Why having lost #IndyRef the SNP are now winning Britain’s ‘long peace…’

For Scots unionists, the Independence Referendum must have been the nearest thing they’ve experienced to war. The idea that exercised many was the potential sudden and traumatic loss of nation.

Yet having lost that argument (with a business case that would have fallen apart on first contact with the world outside the United Kingdom), the SNP are merrily winning almost every other argument going.

You’d half be forgiven for thinking that losing was in the game-plan, since the follow through has been so impressive. To make a slightly inappropriate comparison, like Margaret Thatcher, the SNP has cut through the crap by talking in terms that people understand.

And like Thatcher, they have left their opponents in Westminster somewhat quaking in their boots, and emoting all manner of inappropriate signals of distress (this still funded Conservative party video is a good example of sending good money after bad).

The Labour Party which still does have Westminster representation for too long took Scotland for granted, and having designed Scots parliamentary elections to keep the SNP out, now finds itself labouring to stay out of the bottom of an electoral motte it thought would protect its incumbency.

The Tories have too few reliable Scots voices to project Scottish interests through its own party channels and consistently (and in many cases unintentionally) alienates the  whole Scots electorate (unionists and all).

In the Spectator, one of the few consistently reliable commentators on Scots affairs, nails one of the reasons the SNP is winning what I might call Britain’s ‘long peace’ (ref here):

the speech Sturgeon gave in London the Imperial Capital today was much more impressive than comparable speeches I’ve seen from Miliband lately. It helped that she had an argument. Helped too, that this argument was written in clear English. Unfashionably, her sentences even contained verbs.

And it was a clever speech too, not least because it was more modest than a comparable speech given by her predecessor would likely have been. Of course she defended the Scottish government’s record, highlighting its philosophical differences with the Westminster coalition. But there was a notable lack of sneering (and an equal absence of smugness).

The art of the possible. The SNP’s new realism is not really that new. Unlike Ireland’s insurgent independents and parties, they have a political capital which was hard won, firstly in local government, and latterly in the wholesale managment of Scottish affairs.

Unlike the fainting populism of Stormont, that’s real capital, and it represents the solid political earth which underlies and underwrites Nicola Sturgeon’s measured critique of the UK’s social policy.

, ,

  • Barneyt

    What is worrying Westminster most? Change of landscape? Loss of the traditional big two? The coalition culture?

    I would expect Labour and the Liberals to be quaking more than the Tories due to obvious losses north of the border (affecting labour mostly) and the relegation of the Liberals to a lowly 4th. Tories in my view has the least to worry about (loss of a few seats to UKIP). Gone however, is the outright victor.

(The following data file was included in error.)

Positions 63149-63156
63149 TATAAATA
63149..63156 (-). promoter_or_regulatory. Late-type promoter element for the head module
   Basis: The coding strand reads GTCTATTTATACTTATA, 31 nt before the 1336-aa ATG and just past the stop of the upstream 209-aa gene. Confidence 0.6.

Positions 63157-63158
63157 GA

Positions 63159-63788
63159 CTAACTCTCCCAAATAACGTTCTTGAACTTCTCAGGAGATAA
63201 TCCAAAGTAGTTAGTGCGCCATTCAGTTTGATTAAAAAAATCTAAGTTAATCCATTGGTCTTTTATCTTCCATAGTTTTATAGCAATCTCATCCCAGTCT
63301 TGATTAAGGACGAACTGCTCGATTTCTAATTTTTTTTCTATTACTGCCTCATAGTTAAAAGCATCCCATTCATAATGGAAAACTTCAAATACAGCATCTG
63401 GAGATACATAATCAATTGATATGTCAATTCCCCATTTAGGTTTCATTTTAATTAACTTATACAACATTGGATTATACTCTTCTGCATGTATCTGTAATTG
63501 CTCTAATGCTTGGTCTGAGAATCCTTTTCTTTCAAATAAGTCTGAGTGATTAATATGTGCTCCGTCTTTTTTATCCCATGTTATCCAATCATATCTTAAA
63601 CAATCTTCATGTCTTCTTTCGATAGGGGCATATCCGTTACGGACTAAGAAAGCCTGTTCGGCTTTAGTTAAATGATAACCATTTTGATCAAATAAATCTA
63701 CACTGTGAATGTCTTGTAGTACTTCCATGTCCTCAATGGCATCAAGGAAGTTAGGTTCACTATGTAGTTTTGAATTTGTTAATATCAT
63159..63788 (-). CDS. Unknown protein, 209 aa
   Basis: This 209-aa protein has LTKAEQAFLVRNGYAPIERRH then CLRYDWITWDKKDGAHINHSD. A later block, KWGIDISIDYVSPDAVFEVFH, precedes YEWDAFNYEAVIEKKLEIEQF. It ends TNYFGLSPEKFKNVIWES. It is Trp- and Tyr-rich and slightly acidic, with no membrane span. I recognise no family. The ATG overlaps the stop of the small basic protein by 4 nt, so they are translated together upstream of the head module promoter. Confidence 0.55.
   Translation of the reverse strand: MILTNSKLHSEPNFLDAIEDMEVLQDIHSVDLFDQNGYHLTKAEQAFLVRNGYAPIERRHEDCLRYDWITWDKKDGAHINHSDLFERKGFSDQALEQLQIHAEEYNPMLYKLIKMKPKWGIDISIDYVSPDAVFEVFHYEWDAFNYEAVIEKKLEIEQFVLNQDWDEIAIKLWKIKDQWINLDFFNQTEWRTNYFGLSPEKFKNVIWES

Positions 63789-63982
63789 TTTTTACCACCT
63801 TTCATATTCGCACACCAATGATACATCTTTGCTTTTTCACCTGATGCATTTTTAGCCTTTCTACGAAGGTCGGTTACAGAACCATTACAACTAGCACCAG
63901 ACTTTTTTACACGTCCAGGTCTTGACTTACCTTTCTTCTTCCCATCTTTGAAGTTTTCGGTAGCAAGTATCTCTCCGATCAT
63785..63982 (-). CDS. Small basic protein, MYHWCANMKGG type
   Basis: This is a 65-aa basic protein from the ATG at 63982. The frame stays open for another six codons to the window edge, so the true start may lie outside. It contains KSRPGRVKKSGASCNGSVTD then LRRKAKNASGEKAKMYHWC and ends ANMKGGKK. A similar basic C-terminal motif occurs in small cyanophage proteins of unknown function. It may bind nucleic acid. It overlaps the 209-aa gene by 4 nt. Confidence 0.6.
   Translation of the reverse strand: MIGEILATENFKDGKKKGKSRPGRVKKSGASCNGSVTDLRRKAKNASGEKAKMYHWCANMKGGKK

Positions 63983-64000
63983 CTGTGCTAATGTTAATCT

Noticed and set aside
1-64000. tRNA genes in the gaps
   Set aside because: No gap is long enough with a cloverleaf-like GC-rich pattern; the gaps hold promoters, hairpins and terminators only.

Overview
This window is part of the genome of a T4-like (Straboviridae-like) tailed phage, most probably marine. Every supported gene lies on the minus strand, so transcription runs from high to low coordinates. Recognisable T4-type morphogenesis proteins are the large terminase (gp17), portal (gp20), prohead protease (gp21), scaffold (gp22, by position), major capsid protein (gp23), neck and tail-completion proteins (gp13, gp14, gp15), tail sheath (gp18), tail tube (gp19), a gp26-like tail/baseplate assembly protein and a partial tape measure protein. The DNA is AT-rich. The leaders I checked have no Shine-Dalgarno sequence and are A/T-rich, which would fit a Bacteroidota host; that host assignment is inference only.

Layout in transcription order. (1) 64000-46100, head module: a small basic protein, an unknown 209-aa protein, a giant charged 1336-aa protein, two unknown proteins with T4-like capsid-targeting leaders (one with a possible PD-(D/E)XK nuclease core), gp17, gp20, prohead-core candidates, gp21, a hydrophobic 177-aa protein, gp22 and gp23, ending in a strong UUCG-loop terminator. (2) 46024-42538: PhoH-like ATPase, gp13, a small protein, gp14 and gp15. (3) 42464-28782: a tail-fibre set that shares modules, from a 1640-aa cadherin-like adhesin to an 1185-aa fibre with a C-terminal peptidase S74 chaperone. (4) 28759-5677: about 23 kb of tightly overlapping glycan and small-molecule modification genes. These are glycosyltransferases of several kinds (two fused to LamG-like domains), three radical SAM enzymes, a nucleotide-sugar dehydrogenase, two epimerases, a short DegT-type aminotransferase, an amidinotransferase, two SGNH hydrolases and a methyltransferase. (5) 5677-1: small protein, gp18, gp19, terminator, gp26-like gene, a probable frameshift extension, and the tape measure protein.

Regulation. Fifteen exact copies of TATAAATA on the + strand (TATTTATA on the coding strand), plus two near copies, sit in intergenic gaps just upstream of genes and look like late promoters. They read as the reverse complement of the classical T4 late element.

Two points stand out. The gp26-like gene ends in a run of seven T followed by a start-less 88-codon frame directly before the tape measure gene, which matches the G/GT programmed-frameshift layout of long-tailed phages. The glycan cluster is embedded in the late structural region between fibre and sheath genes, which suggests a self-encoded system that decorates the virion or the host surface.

• RolftheGanger

    Massie at The Spectator grew up in a British colonial environment with an idealised and romanticised version of the Union in his imagination. He is too intelligent to persist with the standard Home Counties jingoistic imperialism, but equally is having a hard job coming to terms with the realities that the Union simply does not deliver for Scotland.

    The nearest equivalent to Massie, but on the other end of the political spectrum is Kevin McKenna who made the journey from similarly idealistic and romanticised support for Labour, to now being an outright advocate of self government.

    I predict that Massie will be driven by relentless logic down the same road to conversion.

  • Brian Walker

    Nicola’s speech in London which l attended was indeed shrewd
    and won appropriate attention. The main aim was to woo potential Labour voters with an anti-austerity package of £180 billion over 4 years in the rest of GB as well as Scotland. This she knows is more than Labour would accept. But it may prove close enough for a compromise deal to support a minority Labour government.

    She’s going for win:win. If a less austere Labour first budget went down well, the SNP could share the credit. If not, the SNP is still cast as the agenda setter for more at the Holyrood election of 2016.

    But there is a risk in the strategy. If a 2015 Westminster deal with Labour was quite enough to satisfy a majority of Scots, where would the SNP find the momentum for another push for independence? There will be those in SNP ranks who will whisper warnings to take a long spoon for supping with the British devil, Redmond-style.

    But hey, anti- austerity politics are all the rage (see Greece, Spain – Ireland in the balance?) and may only be seen off by the caution of voters before snake oil sales- persons. Or not as the case may be.

    Nicola is lucky, as she has the cushion of that unwise pledge to apply the Barnett formula to Scotland at present levels which are still 10% higher than the English base equivalent. In one sense she’s right. Scottish devolved income tax will remain substantially tied to r UK levels – lucky for her, despite her complaints against taxation powers which will continue to be held by Westminster.